More important, though, is that the level of competition in every era is skewed by the level of dominance of the top player. If Graf had never existed, Gabriela Sabatini likely would have been a five-, six- or seven-time Slam winner rather than a one-timer. While Serena has been far and away the best player of the past decade and her era, she has not dominated the best player not named Williams, Justine Henin. Serena is 8-6 overall against Henin and just 2-4 at the majors. The bottom line: In each era, these women took on the best competition in the world at that moment and raised themselves above it. That's all you can ask.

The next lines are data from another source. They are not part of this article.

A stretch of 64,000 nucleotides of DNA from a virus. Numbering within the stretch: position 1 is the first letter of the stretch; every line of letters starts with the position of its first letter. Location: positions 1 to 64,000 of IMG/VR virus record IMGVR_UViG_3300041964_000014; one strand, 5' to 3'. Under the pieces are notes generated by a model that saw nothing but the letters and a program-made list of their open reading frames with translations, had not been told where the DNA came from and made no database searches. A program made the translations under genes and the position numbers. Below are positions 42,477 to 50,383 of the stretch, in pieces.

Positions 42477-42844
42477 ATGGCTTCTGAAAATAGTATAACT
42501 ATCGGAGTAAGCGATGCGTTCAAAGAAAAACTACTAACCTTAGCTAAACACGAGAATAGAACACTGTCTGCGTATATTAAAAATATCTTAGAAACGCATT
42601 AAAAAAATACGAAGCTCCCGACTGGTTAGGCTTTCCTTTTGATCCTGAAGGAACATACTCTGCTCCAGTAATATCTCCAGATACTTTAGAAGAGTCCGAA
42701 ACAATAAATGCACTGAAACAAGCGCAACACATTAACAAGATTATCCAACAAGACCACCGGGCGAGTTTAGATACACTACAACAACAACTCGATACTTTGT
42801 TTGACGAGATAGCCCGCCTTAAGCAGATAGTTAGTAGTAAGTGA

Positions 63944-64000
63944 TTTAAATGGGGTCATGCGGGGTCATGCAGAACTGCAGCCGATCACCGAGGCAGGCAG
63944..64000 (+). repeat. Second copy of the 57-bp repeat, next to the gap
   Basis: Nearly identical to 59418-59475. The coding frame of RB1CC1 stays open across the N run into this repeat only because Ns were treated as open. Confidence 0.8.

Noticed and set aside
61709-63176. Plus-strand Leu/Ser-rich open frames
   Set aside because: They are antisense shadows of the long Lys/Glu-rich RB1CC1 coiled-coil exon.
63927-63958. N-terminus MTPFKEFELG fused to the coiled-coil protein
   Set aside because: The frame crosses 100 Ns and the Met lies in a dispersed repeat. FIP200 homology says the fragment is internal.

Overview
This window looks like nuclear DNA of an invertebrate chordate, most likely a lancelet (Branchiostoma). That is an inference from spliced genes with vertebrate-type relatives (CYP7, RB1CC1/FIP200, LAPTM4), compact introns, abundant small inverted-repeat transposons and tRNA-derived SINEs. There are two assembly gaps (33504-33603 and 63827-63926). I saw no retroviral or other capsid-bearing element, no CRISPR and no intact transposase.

"None of the others had to play her sister in a final."
True, Venus Williams is also an all-time great, and it's a unique psychological struggle for Serena. But Navratilova had to beat 18-time Slam winner Evert over and over, while Graf had to overcome Navratilova herself to begin her reign.
"She has also won 12 major women's doubles titles, two major mixed titles and two doubles gold medals."
The Williams sisters will go down as one of the greatest doubles team of all time. But I don't think bringing doubles into this conversation is going to help her cause here. Court won 19 doubles Slams and 19 mixed Slams. Navratilova won 177 doubles titles in total. As for the Olympics, Graf owns a singles gold while Serena doesn't.
"She's been winning them since she was 17."